The stars are bright and beautiful. Some are bigger than others, some a bit brighter, but in the end they're all stars. However, as much as we love them, stars aren't perfect – in the sky, in Hollywood or in a story.
Characters in a story should never be perfect. You know that saying, "Never say never"? Well, this is an exception.
"The absence of flaw in beauty is itself a flaw," Havelock Ellis. Think about that. Do you have any idea how annoying a perfect character can be? One that does everything right and says just the right thing at just the right moment and never screws up. When you meet someone like that – or rather, someone who acts like that – don't you just feel like beating that person to a pulp just in the hope that he or she will scar and thus have some sort of flaw? No? Hmm, well that might be because PERFECT PEOPLE DON'T EXIST. Ergo, you've never met one.
Actually, it's not even just perfection in itself that can be annoying. It's characters that are perfectly cliché that aggravate the most. Now, I understand that cliché, or stock, characters can be very tempting. They're easy to use, pre-developed and ready to go. However, unembellished stock characters should really just be left to short stories, children's fairy tales and badly cast teeny bopper movies. If you wish to use one in a more complex story, you need to make the character your own. Don't just say to yourself, "I need a malicious female antagonist for my heroine. She's going to be blond, slutty, rich, not very bright, etcetera, etcetera." The fact that you can say "etcetera, etcetera" is a HUGE warning sign. I'm not saying you need to plan out every facet of your character's personality before you even start writing the story – though rough outlines along the way wouldn't hurt – but just think before you make up a character. And do try to make him/her up.
Moving on to another point of characterization: you're doing more than just creating a present personality, you're making up a life. A person as detailed and complex as yourself – assuming you are detailed and complex and not just an empty-headed waste of meat. Who your character is, would be, if he/she were a real person, affected by their past and present circumstances.
Now, what I really detest when it comes to characters, is when authors simplify everything. The emo girl is the one whose abusive father left when she was three and whose mother is an unemployed slut on crack. The happy-go-lucky girl who gets along with everyone has a perfectly functional, loving family. Yeah, right. In real life, it's the other way around most of the time. The emo girl is a spoilt brat who has everything she could ever want, so when puberty hits and her hormones start acting up, making her cranky and moody, she can't find an explanation for it, so she just breaks down and screams, "No one gets me!" The happy-go-lucky girl's abusive father left when she was three, and the reason she's nice to everyone is because she knows what it's like to be hurt by another human being and doesn't want to inflict that sort of pain on anyone else. See how the characters already seem more complex? The more complicated the cause and effect, the more interesting and diverse the character becomes.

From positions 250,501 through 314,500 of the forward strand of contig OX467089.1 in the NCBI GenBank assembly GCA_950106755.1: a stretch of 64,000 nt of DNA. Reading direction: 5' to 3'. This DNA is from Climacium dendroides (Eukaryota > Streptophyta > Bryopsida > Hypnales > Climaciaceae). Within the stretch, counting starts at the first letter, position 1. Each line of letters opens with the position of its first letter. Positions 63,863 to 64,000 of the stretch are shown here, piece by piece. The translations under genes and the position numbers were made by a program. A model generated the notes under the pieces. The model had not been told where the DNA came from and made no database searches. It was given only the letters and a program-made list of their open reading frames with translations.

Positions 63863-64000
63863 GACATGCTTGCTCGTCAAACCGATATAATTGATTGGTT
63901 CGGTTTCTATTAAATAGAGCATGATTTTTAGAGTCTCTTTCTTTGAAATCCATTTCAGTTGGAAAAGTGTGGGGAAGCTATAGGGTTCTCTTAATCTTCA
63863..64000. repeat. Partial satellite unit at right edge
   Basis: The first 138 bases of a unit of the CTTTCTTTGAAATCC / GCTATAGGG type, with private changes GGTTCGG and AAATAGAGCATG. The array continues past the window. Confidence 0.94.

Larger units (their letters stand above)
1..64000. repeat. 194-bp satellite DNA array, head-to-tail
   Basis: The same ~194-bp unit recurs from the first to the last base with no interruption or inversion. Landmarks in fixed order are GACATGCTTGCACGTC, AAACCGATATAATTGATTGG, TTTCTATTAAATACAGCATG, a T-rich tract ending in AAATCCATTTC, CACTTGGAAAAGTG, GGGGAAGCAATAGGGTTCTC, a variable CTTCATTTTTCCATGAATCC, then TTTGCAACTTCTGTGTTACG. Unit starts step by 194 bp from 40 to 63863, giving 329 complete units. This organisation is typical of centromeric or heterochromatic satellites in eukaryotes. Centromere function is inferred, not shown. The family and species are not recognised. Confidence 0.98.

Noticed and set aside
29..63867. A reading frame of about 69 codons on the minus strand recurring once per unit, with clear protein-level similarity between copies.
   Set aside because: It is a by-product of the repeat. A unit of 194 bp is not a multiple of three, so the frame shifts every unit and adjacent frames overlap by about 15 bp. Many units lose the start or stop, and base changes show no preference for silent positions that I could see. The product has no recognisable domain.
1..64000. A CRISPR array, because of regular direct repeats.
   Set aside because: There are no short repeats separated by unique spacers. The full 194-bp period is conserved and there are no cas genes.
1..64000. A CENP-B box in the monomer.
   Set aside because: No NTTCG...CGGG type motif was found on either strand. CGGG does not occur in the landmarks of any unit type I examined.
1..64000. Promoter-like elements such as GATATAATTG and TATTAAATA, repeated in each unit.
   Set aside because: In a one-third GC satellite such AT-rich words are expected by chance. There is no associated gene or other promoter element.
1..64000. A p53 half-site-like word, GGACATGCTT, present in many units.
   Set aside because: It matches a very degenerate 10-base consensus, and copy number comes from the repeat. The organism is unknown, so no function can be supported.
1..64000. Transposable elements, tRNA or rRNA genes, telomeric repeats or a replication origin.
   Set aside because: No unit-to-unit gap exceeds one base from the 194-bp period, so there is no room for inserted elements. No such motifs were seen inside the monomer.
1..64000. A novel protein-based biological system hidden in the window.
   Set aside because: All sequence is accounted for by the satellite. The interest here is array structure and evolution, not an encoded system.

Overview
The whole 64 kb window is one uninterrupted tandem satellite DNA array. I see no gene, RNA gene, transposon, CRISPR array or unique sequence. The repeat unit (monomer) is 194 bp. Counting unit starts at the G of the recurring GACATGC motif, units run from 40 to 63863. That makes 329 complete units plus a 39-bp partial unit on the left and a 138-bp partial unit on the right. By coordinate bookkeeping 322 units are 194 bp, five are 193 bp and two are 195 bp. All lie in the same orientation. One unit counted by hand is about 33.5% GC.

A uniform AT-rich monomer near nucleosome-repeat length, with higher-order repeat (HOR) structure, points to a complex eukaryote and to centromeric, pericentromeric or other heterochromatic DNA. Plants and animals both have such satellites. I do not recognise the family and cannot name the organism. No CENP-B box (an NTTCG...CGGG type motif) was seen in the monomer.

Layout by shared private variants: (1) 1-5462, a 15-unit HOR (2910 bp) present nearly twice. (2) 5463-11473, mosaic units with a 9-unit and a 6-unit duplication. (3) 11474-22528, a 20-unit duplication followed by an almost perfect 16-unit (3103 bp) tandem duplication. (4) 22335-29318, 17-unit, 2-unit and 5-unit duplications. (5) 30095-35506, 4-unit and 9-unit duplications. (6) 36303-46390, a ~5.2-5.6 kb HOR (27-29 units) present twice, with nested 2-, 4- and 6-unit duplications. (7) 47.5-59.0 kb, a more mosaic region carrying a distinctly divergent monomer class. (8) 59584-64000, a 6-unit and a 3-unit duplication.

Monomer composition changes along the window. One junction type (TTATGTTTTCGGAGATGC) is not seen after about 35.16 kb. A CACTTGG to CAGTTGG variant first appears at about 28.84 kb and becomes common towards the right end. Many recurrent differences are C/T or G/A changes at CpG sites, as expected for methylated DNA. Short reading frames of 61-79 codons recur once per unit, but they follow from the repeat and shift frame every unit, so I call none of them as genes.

There's one character in particular that pops up in various stories. I call her Princess Sweetheart. Her age can vary, but she's rarely older than seventeen. People describe her in different ways, but she has big eyes – from the perpetual widening, you know – and she usually has long hair, and of course she's always very lovely. She's extremely naïve and doesn't seem aware that the people around her are pure evil. She's the sort of girl who you always find weaving daisy chains, or spending her entire adolescence caring for her younger siblings without complaint, or giving her father/mother a great big hug after a trying separation of two whole hours. At the age of seven, she read the entire unabridged version of Jane Eyre and understood every word of it, while sitting picturesquely next to the fireplace at the foot of her father's overstuffed wing chair. And she skips. Everywhere. I have the most delightful daydreams in which I stick out my foot while she's skipping down a hill. There really is no point to this paragraph; I just thought I'd introduce you to Princess Sweetheart, in case you haven't met her already.
Getting back to the point of developing characters: as with everything in writing, show, don't tell. I realize this might be confusing to some people, since we're talking about written stories and not charades. To clarify, what this means is allowing the audience to infer information about a character through the actions and words of that character and other characters around him/her. Don't just comment in the narration, 'He had a bad attitude, and everyone kept out of his way.' Describe it. The best writing is the kind that creates a high definition 3D picture in the reader's head. Describe how this guy makes his way down the road, glaring at everyone and everything in his sight, how his eyebrows are always drawn down in a frown, how everyone passing the other way looks down at the sidewalk and crosses the road just to avoid passing him. It's not wrong to just tell, and not show. This is known as direct or explicit characterization, and there's no rule saying that one can't use it, but truthfully, it's the easy way out and not as interesting to read much of the time.
So, bottom line, keep your characters real and believable. If you're up for it, you might want to try reading some of Tolstoy's work, as his characters are considered "some of the most complex and psychologically believable in fiction." (1)
(1) Frank Raymond Leavis, British literary critic